If you’re trying to reduce plastic in the home, here are some simple swaps for reducing plastic food waste.
The UK population throws away an estimated 295 BILLION pieces of plastic every year, according to the Everyday Plastic report. Of this, the study found that two-thirds of throwaway plastic was used to package, wrap and consume food.
This is not surpising as it is incredibly difficult to find plastic-free produce in conventional UK supermarkets, which currently generate 800,000 tonnes of plastic packaging every year. Greenpeace have launched a petition to tell UK supermarkets to ditch throwaway plastic packaging and lead the way in dramatically reducing the amount of single-use plastic produced.
(SIGN THE GREENPEACE PETITION)
Until then, here are some eco-friendly alternatives, tips and tricks to get around buying plastic-wrapped food, as well as brands using innovative materials to change the game:
Tea & Coffee
Did you know that most teabags contain plastic? This means that unfortuantely most teabags aren’t biodegradable or compostable. If you are unable to buy loose-leaf tea locally, British Fairtrade tea brand Clipper has recenty announced the launch of their new plastic-free tea bags, made from natural plant-based materials like abaca (a species of banana plant fibre).
If you’re more of a coffee affiocionado, try drinking your pure Colombian Arabica made with biodegradable Nespresso-compatible pods from TrueStart Coffee. TrueStart uses recycled and biodegradable packaging for its range of cold brew and home brew coffee products, using FSC certified card sleeves and Omnidegradable® coffee bags which biodegrade anywhere that there are active microbes, including oceans, lakes, soil, home composts, etc.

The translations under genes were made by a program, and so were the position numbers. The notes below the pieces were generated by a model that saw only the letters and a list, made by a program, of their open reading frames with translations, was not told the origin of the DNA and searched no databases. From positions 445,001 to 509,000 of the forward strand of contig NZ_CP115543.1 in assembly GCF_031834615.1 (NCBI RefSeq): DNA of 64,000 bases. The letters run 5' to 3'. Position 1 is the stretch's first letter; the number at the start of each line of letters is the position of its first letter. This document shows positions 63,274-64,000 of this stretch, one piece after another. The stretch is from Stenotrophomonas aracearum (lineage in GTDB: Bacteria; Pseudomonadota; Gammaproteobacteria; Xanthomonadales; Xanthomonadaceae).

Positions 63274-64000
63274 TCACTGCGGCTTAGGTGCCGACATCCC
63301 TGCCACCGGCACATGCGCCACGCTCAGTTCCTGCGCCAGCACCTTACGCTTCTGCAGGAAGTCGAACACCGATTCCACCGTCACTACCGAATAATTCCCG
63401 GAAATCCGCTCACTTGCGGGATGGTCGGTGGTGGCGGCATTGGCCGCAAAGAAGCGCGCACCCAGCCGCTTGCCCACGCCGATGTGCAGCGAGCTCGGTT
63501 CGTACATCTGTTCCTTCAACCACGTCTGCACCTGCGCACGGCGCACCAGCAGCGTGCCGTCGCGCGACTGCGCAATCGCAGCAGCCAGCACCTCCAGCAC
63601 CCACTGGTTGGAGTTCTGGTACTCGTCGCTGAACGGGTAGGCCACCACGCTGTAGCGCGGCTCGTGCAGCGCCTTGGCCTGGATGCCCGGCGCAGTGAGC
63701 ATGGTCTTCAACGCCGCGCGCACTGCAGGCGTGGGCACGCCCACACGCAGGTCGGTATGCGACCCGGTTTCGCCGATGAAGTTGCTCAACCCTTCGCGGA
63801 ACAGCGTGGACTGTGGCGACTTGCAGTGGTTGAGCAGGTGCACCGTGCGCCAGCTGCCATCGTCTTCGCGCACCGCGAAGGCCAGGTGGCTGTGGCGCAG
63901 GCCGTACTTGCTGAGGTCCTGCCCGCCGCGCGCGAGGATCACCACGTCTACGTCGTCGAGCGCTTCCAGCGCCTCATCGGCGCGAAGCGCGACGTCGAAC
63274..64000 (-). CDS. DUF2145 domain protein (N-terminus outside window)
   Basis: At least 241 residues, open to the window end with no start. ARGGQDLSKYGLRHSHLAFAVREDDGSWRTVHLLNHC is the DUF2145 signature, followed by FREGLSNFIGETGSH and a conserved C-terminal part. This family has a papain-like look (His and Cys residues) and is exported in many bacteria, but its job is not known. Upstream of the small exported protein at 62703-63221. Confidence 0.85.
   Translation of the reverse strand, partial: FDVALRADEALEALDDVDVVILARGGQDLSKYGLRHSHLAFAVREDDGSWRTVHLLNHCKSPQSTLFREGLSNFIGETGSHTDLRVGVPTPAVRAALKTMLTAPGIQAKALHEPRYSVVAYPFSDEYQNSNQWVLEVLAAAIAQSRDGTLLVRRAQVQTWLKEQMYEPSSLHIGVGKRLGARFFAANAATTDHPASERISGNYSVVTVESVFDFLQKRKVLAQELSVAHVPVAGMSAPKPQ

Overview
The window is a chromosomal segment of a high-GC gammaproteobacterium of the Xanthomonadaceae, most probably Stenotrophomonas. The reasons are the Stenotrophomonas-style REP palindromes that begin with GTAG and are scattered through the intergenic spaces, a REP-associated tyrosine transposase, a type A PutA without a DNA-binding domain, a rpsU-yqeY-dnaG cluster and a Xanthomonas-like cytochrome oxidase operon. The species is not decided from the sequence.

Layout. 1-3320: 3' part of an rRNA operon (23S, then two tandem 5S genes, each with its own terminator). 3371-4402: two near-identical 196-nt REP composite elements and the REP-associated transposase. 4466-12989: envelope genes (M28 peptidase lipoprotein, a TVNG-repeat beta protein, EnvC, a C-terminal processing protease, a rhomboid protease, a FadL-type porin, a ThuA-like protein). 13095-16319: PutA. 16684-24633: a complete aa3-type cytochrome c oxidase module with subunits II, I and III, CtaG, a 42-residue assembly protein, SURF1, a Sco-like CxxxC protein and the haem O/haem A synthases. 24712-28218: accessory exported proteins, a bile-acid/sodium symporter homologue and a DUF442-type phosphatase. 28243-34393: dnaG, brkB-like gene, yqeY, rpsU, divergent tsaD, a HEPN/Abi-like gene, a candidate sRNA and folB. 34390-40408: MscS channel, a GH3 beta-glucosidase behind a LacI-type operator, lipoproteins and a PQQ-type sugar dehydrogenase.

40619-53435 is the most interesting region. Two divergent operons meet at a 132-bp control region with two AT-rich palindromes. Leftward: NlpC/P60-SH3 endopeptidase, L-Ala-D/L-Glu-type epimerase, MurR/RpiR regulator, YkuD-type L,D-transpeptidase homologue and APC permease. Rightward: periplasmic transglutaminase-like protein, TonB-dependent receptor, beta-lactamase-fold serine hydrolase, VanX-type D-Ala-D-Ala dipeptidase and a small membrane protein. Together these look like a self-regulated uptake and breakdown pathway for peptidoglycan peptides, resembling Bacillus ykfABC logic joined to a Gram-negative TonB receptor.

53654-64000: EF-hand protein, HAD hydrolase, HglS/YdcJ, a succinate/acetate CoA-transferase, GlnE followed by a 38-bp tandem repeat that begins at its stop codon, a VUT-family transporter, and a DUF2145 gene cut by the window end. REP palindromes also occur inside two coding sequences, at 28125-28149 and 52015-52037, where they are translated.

If you’re looking to buy your dry staples such as pasta, lentils, rice and cereal plastic-free, your best bet it heading to a bulk buying store for the best quality and variety in product. Make sure to take enough containers and produce bags with you, to fill with all the goods. Read Melissa Hemsley’s guid on where to buy bulk in London.
If you’re in the mood for a refreshment, but don’t want to buy single-use plastic bottles – choose glass. Most Kombucha brands sell their product in glass bottles and Deliciously Ella’s Deli also has a refill station. To stay hydrated on the go, your best option is to refill your reusable bottle (the refill app is a great way to find stations). If you forgot your refillable bottle at home, Just Water has water bottles to grab on the go that are made from paper and sugarcane that are a better alternative to single-use plastic ones.
Fruit & Veg
Buying plastic-free fruit and veggies can sometimes be more challenging than you’d think if you head to your regular supermarket. The best way by far to buy food plastic-free is to head to your local farmer’s market on the weekend to get fresh, seasonal and organic produce. Being as organised as possible is key here so you only buy ingredients you will actually need for your meals for the week.
If you are missing any fresh fruit & veg and need to go to a supermarket, try scouting out the larger branches, as they have more plastic-free options in their fresh aisles.
Condiments and Sauces
A few condiments such as garlic pastes can often be purchased at your local farmer’s maket and vendors sometimes also give you a small discount when bringing your own container, so bringing a glass jar or bottle is perfect for this. Spices can also be bought package-free from bulk-buying shops if you want to make your own spice mixes for curries or pumpkin pie.
Try choosing glass when buying oil and vinegar from your local supermaket or health shop, the latter is perfect when you are looking for an organic product or something a little special. Nut butters and healthy chocolate spreads can also be found in glass jars from health shops or you could try making your own (they are surprisingly simple and all you really need is a strong food processor).